Sam Harris hit one out of the park with his Sept. 19 piece On the Freedom to Offend an Imaginary God.
The latest wave of Muslim hysteria and violence has now spread to over twenty countries. The walls of our embassies and consulates have been breached, their precincts abandoned to triumphant mobs, and many people have been murdered—all in response to an unwatchable Internet video titled “Innocence of Muslims.” Whether over a film, a cartoon, a novel, a beauty pageant, or an inauspiciously named teddy bear, the coming eruption of pious rage is now as predictable as the dawn. This is already an old and boring story about old, boring, and deadly ideas. And I fear it will be with us for the rest of our lives.
Harris speaks of “the contagion of moral cowardice” that follows such outbreaks, and he points the finger, rightly, at my side of the aisle – liberals.
Consider what is actually happening: Some percentage of the world’s Muslims—Five percent? Fifteen? Fifty? It’s not yet clear—is demanding that all non-Muslims conform to the strictures of Islamic law. And where they do not immediately resort to violence in their protests, they threaten it. Carrying a sign that reads “Behead Those Who Insult the Prophet” may still count as an example of peaceful protest, but it is also an assurance that infidel blood would be shed if the imbecile holding the placard only had more power. This grotesque promise is, of course, fulfilled in nearly every Muslim society. To make a film like “Innocence of Muslims” anywhere in the Middle East would be as sure a method of suicide as the laws of physics allow.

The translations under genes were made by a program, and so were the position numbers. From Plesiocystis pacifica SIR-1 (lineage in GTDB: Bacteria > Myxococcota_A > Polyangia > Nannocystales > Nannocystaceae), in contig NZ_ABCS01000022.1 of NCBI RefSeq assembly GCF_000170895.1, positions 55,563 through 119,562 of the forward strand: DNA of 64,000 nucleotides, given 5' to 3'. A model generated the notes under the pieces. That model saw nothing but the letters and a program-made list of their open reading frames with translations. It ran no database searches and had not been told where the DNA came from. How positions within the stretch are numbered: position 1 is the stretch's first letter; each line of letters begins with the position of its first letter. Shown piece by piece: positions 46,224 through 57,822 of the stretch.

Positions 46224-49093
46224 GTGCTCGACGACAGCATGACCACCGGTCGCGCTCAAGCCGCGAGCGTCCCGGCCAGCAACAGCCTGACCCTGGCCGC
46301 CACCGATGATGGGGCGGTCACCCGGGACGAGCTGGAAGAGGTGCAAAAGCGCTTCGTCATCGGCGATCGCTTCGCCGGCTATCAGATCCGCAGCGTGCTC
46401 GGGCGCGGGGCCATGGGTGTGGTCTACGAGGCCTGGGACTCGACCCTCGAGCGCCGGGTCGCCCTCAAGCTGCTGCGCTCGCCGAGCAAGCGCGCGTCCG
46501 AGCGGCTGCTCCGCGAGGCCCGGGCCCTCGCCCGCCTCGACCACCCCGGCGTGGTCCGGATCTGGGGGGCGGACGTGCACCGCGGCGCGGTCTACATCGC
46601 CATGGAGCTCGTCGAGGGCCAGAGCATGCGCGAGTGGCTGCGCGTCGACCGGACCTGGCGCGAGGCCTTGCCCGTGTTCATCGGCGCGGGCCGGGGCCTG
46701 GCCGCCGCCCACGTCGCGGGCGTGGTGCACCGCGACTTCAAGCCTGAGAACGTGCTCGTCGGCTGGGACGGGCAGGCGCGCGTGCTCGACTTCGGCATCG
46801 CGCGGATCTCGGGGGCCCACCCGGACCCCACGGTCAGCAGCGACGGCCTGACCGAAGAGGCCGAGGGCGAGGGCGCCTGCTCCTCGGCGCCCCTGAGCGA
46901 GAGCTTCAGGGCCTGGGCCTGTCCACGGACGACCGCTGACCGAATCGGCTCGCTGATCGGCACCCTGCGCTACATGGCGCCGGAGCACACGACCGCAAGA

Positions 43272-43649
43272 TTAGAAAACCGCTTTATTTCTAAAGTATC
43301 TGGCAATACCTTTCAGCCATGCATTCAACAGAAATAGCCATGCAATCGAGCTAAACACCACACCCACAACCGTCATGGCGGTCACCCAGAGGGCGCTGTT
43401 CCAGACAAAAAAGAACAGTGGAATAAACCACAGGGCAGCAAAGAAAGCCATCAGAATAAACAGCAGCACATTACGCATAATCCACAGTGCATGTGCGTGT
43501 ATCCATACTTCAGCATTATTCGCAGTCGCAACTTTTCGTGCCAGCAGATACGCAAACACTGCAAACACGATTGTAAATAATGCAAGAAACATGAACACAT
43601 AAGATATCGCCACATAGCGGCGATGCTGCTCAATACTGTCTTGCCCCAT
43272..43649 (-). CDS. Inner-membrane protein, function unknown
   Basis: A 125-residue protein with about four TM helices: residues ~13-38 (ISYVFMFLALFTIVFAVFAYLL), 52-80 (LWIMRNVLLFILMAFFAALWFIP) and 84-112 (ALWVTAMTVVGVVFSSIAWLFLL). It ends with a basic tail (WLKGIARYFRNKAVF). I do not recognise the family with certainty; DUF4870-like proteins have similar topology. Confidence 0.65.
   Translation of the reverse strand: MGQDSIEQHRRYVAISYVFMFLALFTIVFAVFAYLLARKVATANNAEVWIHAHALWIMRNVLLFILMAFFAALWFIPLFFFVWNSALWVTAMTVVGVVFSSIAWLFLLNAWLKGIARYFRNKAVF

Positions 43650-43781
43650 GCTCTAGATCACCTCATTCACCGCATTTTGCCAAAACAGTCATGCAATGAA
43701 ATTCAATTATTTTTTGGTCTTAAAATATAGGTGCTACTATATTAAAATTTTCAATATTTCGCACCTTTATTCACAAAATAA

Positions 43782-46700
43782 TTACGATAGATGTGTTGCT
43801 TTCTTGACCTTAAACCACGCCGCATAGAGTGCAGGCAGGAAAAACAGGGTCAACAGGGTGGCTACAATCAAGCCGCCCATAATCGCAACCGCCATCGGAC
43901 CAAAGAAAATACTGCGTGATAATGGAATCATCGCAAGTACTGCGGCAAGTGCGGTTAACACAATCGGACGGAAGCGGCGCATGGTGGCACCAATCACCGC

What exactly was in the film? Who made it? What were their motives? Was Muhammad really depicted? Was that a Qur’an burning, or some other book? Questions of this kind are obscene. Here is where the line must be drawn and defended without apology: We are free to burn the Qur’an or any other book, and to criticize Muhammad or any other human being. Let no one forget it.
The money quote, for me, is low on the page:
The freedom to think out loud on certain topics, without fear of being hounded into hiding or killed, has already been lost.
Do I want more religious freedom? More protection for the religious at the expense of those who are not religious?
No. From the vantage point of the atheist movement, MY movement, a critical social effort still just barely born …
I want an enhanced FREEDOM OF EXPRESSION that includes religion, but also – emphatically equally – includes the freedom to criticize, mock and deride religion. The freedom to make reasoned critiques as well as fart jokes.
Speaking of which …
Mohammed STILL sucks big sweaty donkey balls.